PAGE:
New infused water stations stir up mixed opinions

Students have mixed feelings about SGA's new addition to the dining hall

The new infused water station in the Wood Commons Dining Hall; Photo by Assistant Photo Editor Maddie Ciliento '25.

At the beginning of the spring 2023 semester, students were surprised by a new addition to the dining hall: an infused water station. Questions arose about where the station came from and how it was funded.

This project was introduced to Muhlenberg’s Student Government Association (SGA) over winter break, therefore only SGA President Ben Eber ‘23 and Treasurer Evan Lipman ‘24 participated in the decision making process, with the approval of SGA advisor Ellen Lentine. Despite the fact that SGA’s General Assembly did not vote on the decision, this was within the bounds of SGA’s bylaws, which state: “The Executive Board shall be authorized to conduct the business of the SGA between academic semesters. Expenditures in excess of $1000 must be authorized by the Advisor or Dean of Students.”

SGA used funding from their reserves to pay for the station. Director of Communications Allison Mintz ‘23 explains the funding structure of SGA as being divided into three groups: the internal fund, which is used for activities such as DEI training and tabling materials; the general fund, which is used to support clubs and organizations; the reserves, which must be used for capital projects. In the past, SGA reserves have been used to create Mule Express and install laundry swipe machines (costing approximately $8,000) in the MILE area. This year, approximately $4500 of the reserves was used to install the infused water station.

Treasurer Evan Lipman ‘24 explains, “This account is unique in that it has a maximum amount of $10,500 that can be in it at once and it is refilled, if needed, with any excess funds from the general fund from that year, if there are any.”

Vice President Olivia Tebsherany ‘23 says, “I think it’s just important that people know that… this was not money that was designated to go to clubs. This was not money that’s designated for student organizations or affinity groups. That’s the general fund, which has boatloads, boatloads more money than our reserve does. Our reserve fund is specifically for these construction and beautification projects.”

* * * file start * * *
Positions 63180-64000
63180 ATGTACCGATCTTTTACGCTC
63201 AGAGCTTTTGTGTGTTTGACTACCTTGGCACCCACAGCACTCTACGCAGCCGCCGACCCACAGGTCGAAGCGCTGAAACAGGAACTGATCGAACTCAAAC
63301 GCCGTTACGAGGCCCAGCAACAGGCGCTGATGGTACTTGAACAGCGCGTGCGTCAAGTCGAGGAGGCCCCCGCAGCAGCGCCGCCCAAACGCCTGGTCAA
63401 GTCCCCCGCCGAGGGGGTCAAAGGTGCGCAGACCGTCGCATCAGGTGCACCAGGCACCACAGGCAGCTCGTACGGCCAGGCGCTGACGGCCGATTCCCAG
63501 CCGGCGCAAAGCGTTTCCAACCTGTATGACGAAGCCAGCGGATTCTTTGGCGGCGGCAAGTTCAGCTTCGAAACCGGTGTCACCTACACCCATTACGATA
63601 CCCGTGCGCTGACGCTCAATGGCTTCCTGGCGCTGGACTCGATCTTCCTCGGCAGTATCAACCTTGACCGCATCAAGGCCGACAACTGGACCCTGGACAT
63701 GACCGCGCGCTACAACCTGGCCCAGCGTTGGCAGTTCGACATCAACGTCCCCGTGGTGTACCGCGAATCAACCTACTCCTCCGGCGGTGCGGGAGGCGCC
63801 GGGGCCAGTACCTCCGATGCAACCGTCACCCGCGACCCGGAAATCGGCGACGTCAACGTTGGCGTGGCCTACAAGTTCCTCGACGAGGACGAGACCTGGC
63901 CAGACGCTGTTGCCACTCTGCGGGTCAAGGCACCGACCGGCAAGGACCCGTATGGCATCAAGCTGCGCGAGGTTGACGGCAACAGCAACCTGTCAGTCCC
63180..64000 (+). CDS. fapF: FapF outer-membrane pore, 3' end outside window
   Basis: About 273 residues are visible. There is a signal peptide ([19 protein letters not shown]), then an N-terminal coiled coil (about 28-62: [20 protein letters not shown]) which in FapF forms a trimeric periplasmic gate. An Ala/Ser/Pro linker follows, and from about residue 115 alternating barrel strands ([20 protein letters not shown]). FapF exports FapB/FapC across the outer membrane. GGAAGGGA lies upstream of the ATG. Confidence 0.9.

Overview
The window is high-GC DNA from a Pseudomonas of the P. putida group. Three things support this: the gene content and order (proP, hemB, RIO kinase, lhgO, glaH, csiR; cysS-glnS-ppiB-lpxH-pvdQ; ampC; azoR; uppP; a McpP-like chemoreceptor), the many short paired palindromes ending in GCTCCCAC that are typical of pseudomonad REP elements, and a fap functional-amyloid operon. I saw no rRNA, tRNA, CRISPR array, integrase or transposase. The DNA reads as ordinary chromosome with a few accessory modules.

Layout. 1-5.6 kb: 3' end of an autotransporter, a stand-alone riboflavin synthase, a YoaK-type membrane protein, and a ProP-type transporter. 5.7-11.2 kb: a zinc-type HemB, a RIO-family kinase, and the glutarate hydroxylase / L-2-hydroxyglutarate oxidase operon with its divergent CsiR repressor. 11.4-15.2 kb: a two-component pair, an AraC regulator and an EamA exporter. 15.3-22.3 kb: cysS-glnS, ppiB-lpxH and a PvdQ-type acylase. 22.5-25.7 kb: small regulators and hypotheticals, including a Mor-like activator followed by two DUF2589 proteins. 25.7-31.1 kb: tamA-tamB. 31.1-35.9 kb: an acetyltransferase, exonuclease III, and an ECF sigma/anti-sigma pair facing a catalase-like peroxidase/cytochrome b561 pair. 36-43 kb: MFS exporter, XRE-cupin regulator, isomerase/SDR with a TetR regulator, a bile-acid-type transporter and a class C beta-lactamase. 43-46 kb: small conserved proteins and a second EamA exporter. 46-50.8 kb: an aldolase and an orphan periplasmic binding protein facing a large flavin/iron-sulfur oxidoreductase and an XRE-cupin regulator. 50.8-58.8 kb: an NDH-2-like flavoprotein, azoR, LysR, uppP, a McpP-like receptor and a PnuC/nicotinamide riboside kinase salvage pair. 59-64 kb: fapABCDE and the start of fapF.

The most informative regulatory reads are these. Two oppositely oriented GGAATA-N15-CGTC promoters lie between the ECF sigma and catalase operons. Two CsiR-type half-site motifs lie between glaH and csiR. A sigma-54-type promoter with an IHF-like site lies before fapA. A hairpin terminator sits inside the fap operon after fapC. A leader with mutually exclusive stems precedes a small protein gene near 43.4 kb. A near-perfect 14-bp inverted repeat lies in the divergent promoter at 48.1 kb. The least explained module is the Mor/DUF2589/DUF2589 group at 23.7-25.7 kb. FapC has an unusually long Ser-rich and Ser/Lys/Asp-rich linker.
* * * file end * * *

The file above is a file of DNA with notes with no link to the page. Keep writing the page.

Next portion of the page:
“I’m not sure how I feel about having not voted. And I think a lot of other general assembly members definitely shared my sentiments,” added Tebsherany. “It’s not that I really have any problem with the water station itself. I understand why the decision was made. And I do think that the money was well spent. However, I do wish that there could have been an actual vote.”

The money SGA spent went to the stations themselves, new plumbing and a filtration system. The station is a partnership between SGA and dining services, therefore “dining services is the group maintaining, servicing and filling the infused water station,” said Eber.

Eber shared that one of the primary motivating factors for his approval of the station was that he had been informed that there was no other source of filtered water in the dining hall. This information was also disseminated to the SGA general assembly. John Pasquarello, general manager of dining services, defused this rumor, stating, “All beverage dispensers in dining services have filters on them, including the new infused water station in the Wood Dining Commons.”